Short Verse – “The Cold Man”

I found this in an old notebook. It’s at least 12 years old, if not older:

The Cold Man

At the bottom of the sea, he sits

Bubbles rising; crystal prints of amorphous spheres

Disappearing into the black above.


Who knows? He hasn’t swam that far.



Maybe yes. Maybe no.

He might break Surface today.

Join the crowd; don The Suit.

Sit for a meeting; drink some coffee.

He’d be back by noon, of course.

He never lasted that long above.

Just like his father.

His father.

He who dared to swim below, into the abyss;

To discover.

Who knows what he found

Down there in the deep?

Maybe I’ll go down tomorrow, the son thinks.


The chance to solve the mystery intrigues him.

He ponders it a while,

Then leaves his sandy perch

and follows the bubbles to the surface,

His long tail tracing ripples in the dark.


While I’m a supporter of National Pride and I think it’s a sentiment that is often ignorantly cast aside in favor of popular (or at least more vocal) opinion, I still have little interest in the Winter Olympics. On display are disciplined athletes performing at a higher level than most could ever hope to achieve, yet I’m still kind of peeved that it postpones the small handful of television shows I watch by several weeks. Shame on you, over-achievers, for not making it easy to indulge bad habits.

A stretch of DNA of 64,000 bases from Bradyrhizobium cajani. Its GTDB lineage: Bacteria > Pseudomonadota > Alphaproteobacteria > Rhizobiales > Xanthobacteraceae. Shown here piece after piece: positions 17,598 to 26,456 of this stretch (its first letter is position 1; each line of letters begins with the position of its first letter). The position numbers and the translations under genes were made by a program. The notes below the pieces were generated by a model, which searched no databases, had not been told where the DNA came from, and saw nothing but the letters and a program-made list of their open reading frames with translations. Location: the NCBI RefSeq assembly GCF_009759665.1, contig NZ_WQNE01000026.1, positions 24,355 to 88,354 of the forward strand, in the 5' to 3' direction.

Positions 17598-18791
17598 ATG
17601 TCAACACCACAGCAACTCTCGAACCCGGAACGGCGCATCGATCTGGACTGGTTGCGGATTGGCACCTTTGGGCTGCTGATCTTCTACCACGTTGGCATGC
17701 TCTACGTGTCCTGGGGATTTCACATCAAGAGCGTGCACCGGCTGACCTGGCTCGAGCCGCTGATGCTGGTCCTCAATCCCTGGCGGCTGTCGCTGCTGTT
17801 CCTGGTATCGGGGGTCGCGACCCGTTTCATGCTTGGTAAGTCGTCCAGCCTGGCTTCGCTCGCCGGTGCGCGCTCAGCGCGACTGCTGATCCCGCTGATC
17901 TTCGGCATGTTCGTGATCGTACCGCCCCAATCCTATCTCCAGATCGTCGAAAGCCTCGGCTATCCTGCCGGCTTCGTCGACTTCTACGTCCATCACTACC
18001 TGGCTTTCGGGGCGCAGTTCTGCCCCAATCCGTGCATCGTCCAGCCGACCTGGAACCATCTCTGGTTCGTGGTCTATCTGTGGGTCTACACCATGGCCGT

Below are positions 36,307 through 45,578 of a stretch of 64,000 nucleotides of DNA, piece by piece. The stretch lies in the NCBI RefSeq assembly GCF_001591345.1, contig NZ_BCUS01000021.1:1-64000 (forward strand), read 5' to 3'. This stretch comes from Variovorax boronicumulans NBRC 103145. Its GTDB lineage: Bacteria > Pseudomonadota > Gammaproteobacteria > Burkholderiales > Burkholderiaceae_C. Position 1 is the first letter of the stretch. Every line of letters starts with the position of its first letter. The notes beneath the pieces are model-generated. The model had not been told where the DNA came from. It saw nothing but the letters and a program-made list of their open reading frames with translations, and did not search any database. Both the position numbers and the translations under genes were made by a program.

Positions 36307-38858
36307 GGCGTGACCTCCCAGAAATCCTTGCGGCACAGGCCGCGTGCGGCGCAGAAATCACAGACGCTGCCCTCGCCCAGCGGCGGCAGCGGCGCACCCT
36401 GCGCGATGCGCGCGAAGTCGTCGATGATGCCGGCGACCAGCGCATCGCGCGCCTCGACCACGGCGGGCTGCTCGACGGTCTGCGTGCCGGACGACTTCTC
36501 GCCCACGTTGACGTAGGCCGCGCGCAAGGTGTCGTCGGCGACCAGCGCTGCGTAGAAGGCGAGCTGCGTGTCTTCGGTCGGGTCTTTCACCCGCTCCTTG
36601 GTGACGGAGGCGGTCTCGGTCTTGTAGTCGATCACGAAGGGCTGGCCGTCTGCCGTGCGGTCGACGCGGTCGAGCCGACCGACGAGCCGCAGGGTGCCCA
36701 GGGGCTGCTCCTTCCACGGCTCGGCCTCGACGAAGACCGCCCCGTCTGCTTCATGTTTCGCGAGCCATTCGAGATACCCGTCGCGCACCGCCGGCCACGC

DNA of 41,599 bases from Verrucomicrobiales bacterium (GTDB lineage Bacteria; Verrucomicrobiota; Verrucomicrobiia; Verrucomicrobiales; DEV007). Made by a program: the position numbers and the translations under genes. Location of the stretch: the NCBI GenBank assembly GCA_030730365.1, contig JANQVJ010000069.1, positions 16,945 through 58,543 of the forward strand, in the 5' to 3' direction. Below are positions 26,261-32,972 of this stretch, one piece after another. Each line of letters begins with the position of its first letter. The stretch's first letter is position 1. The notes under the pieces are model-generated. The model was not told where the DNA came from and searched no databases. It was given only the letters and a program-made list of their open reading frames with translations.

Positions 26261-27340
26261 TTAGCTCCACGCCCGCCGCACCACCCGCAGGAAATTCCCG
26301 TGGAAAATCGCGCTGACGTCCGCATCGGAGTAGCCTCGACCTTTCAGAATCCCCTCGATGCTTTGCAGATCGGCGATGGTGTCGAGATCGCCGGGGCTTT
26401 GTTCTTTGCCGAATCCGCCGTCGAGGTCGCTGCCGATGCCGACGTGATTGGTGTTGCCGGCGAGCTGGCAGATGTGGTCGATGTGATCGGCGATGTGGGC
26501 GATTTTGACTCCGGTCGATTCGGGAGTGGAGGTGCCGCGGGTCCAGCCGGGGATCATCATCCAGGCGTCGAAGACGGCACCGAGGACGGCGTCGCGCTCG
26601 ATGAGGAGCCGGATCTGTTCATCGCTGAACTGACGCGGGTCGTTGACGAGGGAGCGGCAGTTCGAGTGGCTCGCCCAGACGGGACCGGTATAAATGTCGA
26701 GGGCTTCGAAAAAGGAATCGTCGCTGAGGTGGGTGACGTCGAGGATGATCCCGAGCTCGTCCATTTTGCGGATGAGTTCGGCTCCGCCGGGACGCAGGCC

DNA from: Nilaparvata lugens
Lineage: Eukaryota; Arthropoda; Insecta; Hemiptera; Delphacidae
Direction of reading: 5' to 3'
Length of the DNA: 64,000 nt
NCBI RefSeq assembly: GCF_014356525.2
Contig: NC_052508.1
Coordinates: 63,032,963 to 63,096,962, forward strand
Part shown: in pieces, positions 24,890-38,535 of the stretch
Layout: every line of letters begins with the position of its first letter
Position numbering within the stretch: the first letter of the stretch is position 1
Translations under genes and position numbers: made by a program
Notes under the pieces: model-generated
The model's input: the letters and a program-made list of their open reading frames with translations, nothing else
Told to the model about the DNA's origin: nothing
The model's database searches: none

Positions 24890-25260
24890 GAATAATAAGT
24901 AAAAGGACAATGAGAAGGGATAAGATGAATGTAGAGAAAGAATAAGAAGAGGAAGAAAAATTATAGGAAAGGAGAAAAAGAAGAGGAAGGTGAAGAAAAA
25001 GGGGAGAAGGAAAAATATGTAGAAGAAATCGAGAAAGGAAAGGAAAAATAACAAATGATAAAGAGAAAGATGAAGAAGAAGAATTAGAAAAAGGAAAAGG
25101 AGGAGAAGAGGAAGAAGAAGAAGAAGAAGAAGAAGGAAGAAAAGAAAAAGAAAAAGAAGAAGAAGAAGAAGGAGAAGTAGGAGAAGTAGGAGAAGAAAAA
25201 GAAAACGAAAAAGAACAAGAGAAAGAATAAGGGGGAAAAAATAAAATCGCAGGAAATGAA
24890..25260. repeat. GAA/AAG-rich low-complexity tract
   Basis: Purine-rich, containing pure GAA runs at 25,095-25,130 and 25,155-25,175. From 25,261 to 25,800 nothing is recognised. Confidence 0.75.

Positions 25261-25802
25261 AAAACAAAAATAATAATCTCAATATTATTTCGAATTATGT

This got me thinking about the various cultures surrounding “things”. Many people have a “thing”, be it football, stamp collecting, painting, etc. Each of these things is a world unto itself, wherein there are heroes, villains, outcasts…stories. Worlds within worlds; branches leading to smaller branches, all growing from the never-ending tree trunk of life. What may look superficial at first glance is actually a culture steeped in tradition, often dating back hundreds of years. With the Winter Olympics, there isn’t just one sport to hold your attention. You could learn everything there was to know about bobsledding and yet know nothing about the history of the snowboard. There are endless worlds within our own, and they are each being explored by someone out there.

This, in turn, got me thinking about books. Every book is a world waiting to be explored. Think how many libraries are bursting with texts, each one a universe unto itself. It boggles my mind, and it throws so many layers of depth beneath an existence which is already satisfyingly deep. Enriching. That’s the word I’m looking for, I think.

So you winter athletes keep doing your thing, and you football players keep doing your thing, and you writers keep doing YOUR thing. Someone out there lives in your world. Who knows how many countless others will stumble in?